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Thread: Nappies/Diapers on the NHS

  1. #1

    Default Nappies/Diapers on the NHS

    Currently I get large pads from the NHS for my incontinence. They work fine most of the time, but sometimes leak. Previously when I paid for my own protection I used Adult Nappies that never leaked.I was wondering If anyone had managed to get the NHS to supply them with nappies rather than pads. If so, what types were on offer and what did you need to do to persuade them?

  2. #2


    I've heard you can appeal their decision on what products you get, if they don't meet your needs, and just recently people were talking about it in this thread:
    Last edited by EllieFops; 16-Oct-2012 at 07:18. Reason: lol "if they doesn't"

  3. #3


    My PCT provides Molicare pads (which are pretty good anyway), they only supply all-in-ones if you're also fecal-incontinent or immobile. The first batch of pads were too small. I just phoned up the clinic yesterday and asked for the highest-absorbency size and they're sending me a month's-worth of those next week. I have decided not to press for all-in-ones; I prefer pads in the daytime because I also self-catheter and pads are much easier for that. I'll continue to buy my own all-in-ones for at night though, and for days when I'm not using the cath.

  4. #4


    Well that was quick. The replacement pads arrived today. They're still not the size I was hoping for (Maxi rather than super-plus) but I think they'll be fine for daytime use. Haven't started using them yet.

  5. #5



    If you speak to your continence advisor you can ask for them to change from pads to nappies.

    You won't be given an option regarding what brand you are given but you should be able to request the absorbency.

    Most PCT's have moved over to Tena and they usually provide 'plus' or 'super'. It is rare for them to provide the more expensive 'maxi' absorbency nappies unless you have a specific requirement for them.

    For men at least, nappies work far better than pads as they are held in place more securely. The other option is a condom catheter if your skin is able to cope with it without breaking down.

    Hope this helps,

  6. #6


    I prefer pads for the daytime as I also self-catheter (intermittent) and its far easier to do that without messing with tapes every time. My PCT uses Molicare which seem to be pretty decent. Now I've been using these Moli pads for a couple of weeks they're actually just about right. I still buy my own nappies for night time and for evenings when I go to the pub and need the extra capacity. But now I only need to buy a pack or two a month, instead of four or five.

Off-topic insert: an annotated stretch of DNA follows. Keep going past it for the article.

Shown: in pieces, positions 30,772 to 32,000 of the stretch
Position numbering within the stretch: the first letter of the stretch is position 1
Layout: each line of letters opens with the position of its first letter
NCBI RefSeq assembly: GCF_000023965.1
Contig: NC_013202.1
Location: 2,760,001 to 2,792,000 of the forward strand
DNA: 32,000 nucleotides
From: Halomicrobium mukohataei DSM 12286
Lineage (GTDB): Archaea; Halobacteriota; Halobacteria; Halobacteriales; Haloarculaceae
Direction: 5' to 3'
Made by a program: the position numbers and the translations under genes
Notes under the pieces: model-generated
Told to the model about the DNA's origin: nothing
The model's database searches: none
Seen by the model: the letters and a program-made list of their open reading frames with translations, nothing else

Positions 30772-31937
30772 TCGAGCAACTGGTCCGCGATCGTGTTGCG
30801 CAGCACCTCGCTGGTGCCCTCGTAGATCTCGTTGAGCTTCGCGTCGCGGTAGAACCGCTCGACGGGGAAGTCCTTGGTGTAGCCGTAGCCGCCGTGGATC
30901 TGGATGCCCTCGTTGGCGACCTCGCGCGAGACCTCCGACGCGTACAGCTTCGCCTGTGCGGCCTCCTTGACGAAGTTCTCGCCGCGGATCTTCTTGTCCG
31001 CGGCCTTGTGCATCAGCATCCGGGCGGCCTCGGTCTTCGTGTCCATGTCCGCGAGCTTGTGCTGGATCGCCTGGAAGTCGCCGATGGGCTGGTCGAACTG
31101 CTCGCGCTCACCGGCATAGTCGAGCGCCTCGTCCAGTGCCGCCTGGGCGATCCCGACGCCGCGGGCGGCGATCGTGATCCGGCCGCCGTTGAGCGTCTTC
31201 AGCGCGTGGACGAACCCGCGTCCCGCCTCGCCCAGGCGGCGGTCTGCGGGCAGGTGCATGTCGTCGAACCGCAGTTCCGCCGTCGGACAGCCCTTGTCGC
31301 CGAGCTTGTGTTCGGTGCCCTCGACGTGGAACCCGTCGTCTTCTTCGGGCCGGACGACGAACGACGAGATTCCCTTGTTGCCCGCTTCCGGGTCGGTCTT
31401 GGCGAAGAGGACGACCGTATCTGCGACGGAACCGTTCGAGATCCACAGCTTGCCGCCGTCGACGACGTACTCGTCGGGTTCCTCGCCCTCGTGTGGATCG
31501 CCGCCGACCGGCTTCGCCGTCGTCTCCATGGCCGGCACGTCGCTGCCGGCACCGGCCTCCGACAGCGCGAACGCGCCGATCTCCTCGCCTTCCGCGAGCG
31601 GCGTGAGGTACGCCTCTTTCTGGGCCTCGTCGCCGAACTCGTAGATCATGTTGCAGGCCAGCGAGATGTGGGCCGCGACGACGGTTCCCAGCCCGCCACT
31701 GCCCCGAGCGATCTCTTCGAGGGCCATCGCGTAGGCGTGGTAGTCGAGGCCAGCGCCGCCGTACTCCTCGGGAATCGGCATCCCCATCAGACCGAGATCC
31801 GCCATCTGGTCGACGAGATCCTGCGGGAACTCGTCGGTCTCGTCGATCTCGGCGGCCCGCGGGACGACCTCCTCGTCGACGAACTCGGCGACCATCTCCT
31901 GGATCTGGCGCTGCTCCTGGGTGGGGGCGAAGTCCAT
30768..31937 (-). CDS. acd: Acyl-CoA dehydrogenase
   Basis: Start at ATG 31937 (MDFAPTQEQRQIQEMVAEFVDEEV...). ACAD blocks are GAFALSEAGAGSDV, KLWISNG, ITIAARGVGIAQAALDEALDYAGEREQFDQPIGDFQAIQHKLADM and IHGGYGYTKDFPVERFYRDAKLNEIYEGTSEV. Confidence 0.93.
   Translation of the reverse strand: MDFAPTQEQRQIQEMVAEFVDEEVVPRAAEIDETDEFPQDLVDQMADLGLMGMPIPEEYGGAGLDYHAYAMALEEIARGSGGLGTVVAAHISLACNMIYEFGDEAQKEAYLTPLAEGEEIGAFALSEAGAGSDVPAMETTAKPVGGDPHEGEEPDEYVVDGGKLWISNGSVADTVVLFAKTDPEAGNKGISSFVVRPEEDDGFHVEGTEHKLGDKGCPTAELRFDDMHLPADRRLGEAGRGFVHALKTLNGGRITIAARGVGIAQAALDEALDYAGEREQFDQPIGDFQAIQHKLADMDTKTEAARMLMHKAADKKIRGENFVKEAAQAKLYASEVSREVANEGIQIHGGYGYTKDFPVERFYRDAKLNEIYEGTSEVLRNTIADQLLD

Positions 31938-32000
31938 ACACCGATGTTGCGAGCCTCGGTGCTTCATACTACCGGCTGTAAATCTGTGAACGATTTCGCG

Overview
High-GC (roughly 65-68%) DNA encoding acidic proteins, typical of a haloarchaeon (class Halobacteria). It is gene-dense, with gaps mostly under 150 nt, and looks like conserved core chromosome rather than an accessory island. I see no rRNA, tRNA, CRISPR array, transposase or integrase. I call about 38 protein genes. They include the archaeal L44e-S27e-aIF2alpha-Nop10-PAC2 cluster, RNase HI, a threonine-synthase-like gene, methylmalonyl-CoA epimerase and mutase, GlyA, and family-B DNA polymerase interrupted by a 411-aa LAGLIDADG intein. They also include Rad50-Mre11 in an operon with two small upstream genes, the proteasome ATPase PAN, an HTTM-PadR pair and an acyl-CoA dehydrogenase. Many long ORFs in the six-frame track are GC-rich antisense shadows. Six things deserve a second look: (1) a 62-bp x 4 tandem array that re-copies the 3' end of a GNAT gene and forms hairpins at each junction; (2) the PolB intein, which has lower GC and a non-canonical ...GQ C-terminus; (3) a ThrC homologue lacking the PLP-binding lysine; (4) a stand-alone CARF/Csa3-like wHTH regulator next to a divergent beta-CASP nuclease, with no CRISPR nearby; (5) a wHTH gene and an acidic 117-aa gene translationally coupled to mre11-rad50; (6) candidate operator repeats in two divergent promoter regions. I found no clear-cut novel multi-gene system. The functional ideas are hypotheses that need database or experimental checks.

An external cath would be nice but as I'm a pre-op female-to-male transsexual I still have female "plumbing" so I've nothing to stick it on to!

  7. #7


    It doesn't sound like there's a lot of choice for quality. I still have all of this to look forward to, my restricted growth means I'm still working my way through the larger sizes of kids nappies. I think mum gets those from the NHS though.

    So for all the stuff the government say on tv about choice we don't get to choose the best product for something as vital as nappies?

  8. #8


    Quote Originally Posted by NetballQueen View Post
    So for all the stuff the government say on tv about choice we don't get to choose the best product for something as vital as nappies?
    Nope. You don't get any choice at all. But then, just about everything else the government says is a lie too, so it's not a surprise really. Cameron intends to whittle down the NHS to nothing anyway; by the time you're my age there will be no such thing as free pads and you'll have to buy them all.

  9. #9


    This is a direct quote fro the National NHS website. Each of us will have to look at the eligibility criteria for their local trust and it would be sensible to do so now before the expected complications arising from the new GP commissioning process set in next April. Although trusts vary about what can be supplied and what manufacturer to use there has (at least until now) been an overall requirement that what is provided should be fit for purpose and meet the patients needs.

    The Quote:

    "Can you get incontinence products on the NHS?

    What’s available on the NHS varies throughout the country. Each primary care trust (PCT) has its own contract to supply incontinence products and its own eligibility criteria. To find out if you can get your incontinence pads, products and appliances for free, ask your local district nurse (get details at your GP surgery) for an assessment. They can advise you on whether you're eligible. If you are, they can arrange for a regular supply of pads to be delivered to you, if your local service provides home delivery.
    You should be supplied with as many pads and other continence supplies as you need. If this doesn't happen or you have any concerns, tell your healthcare professionals. If you prefer, seek advice from your local Patient Advice and Liaison Service (PALS), which can be contacted through your local PCT. "

    The best advice if not satisfied is to ask for your PCT's criteria and also for the contact point for an appeal against any decision you feel is unfair. In the past the Bladder and Bowel foundation Bladder and Bowel Foundation and 0800 011 4623 has been very good about assisting with problems over the supply of incontinence products.

    Hope this helps.

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